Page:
Do You Have to Pay the AMT?


Do You Have to Pay the AMT?

April 2016

With tax filing time upon us, many people have questions about three important letters: A-M-T. It’s smart to be aware of how the Alternative Minimum Tax could impact you this year and in the future. The Connecticut Society of CPAs provides some insights.

What is the AMT?

The AMT first became effective in 1970 and was designed to prevent high-income taxpayers from using tax breaks to avoid paying any tax at all. It was created as a kind of parallel tax structure for those in the upper income levels, with its own set of rules that disallowed some popular deductions and carried its own rates. Unfortunately, in the original law, the rules on what income levels were affected were not indexed for inflation. That meant that, as inflation pushed salary levels higher over time, more and more middle class people were hit by a tax that was meant for the rich. Even though Congress often made annual inflation adjustments, or “patches,” in an attempt to exempt middle-income taxpayers, many still ended up paying the AMT. In fact, while only 19,000 people paid the AMT in 1970, millions were paying it in recent years. Beginning in 2013, the American Taxpayer Relief Act permanently indexed the AMT tax thresholds for inflation, but the AMT’s reach is still pretty broad.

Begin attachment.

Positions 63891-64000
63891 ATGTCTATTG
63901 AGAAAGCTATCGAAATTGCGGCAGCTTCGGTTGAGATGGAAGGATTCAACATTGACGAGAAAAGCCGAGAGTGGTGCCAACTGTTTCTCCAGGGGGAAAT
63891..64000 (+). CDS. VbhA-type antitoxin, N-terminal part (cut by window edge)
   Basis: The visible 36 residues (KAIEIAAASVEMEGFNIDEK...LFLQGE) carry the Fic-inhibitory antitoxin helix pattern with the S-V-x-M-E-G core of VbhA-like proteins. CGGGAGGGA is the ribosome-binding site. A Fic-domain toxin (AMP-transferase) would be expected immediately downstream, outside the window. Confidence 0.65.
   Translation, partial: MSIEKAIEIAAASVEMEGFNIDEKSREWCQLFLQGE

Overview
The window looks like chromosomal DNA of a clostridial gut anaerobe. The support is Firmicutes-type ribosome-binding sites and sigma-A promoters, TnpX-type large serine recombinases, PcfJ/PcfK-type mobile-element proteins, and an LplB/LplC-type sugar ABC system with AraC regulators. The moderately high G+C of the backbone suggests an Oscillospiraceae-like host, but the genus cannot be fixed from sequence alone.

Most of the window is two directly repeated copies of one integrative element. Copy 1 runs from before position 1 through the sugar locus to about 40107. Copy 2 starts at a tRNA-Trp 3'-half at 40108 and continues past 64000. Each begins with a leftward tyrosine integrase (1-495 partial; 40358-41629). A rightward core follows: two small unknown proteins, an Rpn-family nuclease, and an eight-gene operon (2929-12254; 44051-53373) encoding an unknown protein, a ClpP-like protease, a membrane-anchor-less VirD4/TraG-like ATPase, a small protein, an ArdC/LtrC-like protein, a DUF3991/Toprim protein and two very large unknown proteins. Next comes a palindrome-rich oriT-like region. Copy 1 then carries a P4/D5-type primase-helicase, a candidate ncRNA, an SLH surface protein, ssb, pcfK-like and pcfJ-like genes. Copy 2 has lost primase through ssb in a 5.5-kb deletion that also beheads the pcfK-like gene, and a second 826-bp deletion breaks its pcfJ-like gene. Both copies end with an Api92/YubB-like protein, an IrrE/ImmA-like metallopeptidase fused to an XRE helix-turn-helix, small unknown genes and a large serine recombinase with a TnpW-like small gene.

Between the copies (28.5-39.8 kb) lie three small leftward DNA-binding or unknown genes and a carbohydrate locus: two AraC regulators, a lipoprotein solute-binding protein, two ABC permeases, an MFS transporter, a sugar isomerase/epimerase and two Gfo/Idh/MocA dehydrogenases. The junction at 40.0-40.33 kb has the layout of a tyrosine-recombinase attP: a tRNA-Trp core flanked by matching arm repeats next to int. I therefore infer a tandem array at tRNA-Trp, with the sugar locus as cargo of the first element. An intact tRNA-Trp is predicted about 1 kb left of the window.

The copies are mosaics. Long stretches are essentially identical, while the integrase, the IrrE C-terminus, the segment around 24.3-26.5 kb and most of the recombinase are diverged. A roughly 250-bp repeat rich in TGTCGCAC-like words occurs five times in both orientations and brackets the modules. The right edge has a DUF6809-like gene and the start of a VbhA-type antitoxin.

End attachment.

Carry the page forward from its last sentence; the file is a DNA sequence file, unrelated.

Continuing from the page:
Will it affect you?

To determine whether you’re subject to the AMT, it’s necessary to calculate how much you would owe under the regular tax rules, and then see what you would pay following AMT rules by completing the IRS’s Form 6251. You’ll have to pay whichever is higher. You’re more likely to be subject to the AMT if you live in a high-tax city and state or if you have a large family because the AMT doesn’t allow for some valuable deductions, such as those for state and local taxes and the personal exemption for children, that you can take under the regular tax structure. Other AMT triggers include using a home equity loan for something that’s not a home improvement, exercising stock options during the year but not selling them, claiming high investment expenses, having numerous miscellaneous deductions, and claiming business depreciation on your return.

Planning Ahead

There’s not much you can do at this point if your tax situation in 2015 subjects you to the AMT, but there are steps you can take now to attempt to avoid it in the future. Your AMT status may change from year to year, so it may be a good idea to plan, if possible, to take itemized deductions in years when you won’t be subject to the AMT so you can benefit from those deductions. If it’s possible for you to spread out your earnings from year to year, that may help push you out of AMT eligibility. You might also be able to avoid it by lowering your income by maximizing contributions to tax-advantaged retirement accounts. Your CPA can work with you to target steps that minimize the chances you’ll be subject to the AMT and that make sense for your overall financial picture.

Your CPA can help.

Whether it’s a tax matter or any other concern related to your financial situation, your CPA can provide expert advice that you can rely on. Turn to him or her with all your financial questions.

© 2016 American Institute of Certified Public Accountants. 360 Degrees of Financial Literacy.

Questions? Contact Mark Zampino at 860-258-0212 or markz@ctcpas.org.